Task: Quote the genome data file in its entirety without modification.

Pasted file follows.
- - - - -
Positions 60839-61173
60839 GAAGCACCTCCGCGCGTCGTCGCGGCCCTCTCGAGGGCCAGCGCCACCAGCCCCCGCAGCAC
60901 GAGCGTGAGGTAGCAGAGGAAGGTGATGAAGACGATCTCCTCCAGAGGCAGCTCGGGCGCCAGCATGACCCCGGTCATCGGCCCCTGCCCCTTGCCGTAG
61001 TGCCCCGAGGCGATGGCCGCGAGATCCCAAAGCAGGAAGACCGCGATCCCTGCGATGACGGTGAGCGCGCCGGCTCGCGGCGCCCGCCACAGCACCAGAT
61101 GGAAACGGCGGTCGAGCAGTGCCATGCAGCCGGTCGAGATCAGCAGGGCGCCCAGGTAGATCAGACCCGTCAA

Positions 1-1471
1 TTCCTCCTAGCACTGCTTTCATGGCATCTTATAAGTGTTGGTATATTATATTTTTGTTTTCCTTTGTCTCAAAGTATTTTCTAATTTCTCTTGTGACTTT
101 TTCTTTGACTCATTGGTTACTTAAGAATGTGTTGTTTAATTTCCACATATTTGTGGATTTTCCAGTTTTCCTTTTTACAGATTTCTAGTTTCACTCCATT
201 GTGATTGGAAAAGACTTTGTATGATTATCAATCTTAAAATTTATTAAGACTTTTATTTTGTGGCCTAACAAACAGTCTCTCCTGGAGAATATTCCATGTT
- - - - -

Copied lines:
Positions 60839-61173
60839 GAAGCACCTCCGCGCGTCGTCGCGGCCCTCTCGAGGGCCAGCGCCACCAGCCCCCGCAGCAC
60901 GAGCGTGAGGTAGCAGAGGAAGGTGATGAAGACGATCTCCTCCAGAGGCAGCTCGGGCGCCAGCATGACCCCGGTCATCGGCCCCTGCCCCTTGCCGTAG
61001 TGCCCCGAGGCGATGGCCGCGAGATCCCAAAGCAGGAAGACCGCGATCCCTGCGATGACGGTGAGCGCGCCGGCTCGCGGCGCCCGCCACAGCACCAGAT
61101 GGAAACGGCGGTCGAGCAGTGCCATGCAGCCGGTCGAGATCAGCAGGGCGCCCAGGTAGATCAGACCCGTCAA

Positions 1-1471
1 TTCCTCCTAGCACTGCTTTCATGGCATCTTATAAGTGTTGGTATATTATATTTTTGTTTTCCTTTGTCTCAAAGTATTTTCTAATTTCTCTTGTGACTTT
101 TTCTTTGACTCATTGGTTACTTAAGAATGTGTTGTTTAATTTCCACATATTTGTGGATTTTCCAGTTTTCCTTTTTACAGATTTCTAGTTTCACTCCATT
201 GTGATTGGAAAAGACTTTGTATGATTATCAATCTTAAAATTTATTAAGACTTTTATTTTGTGGCCTAACAAACAGTCTCTCCTGGAGAATATTCCATGTT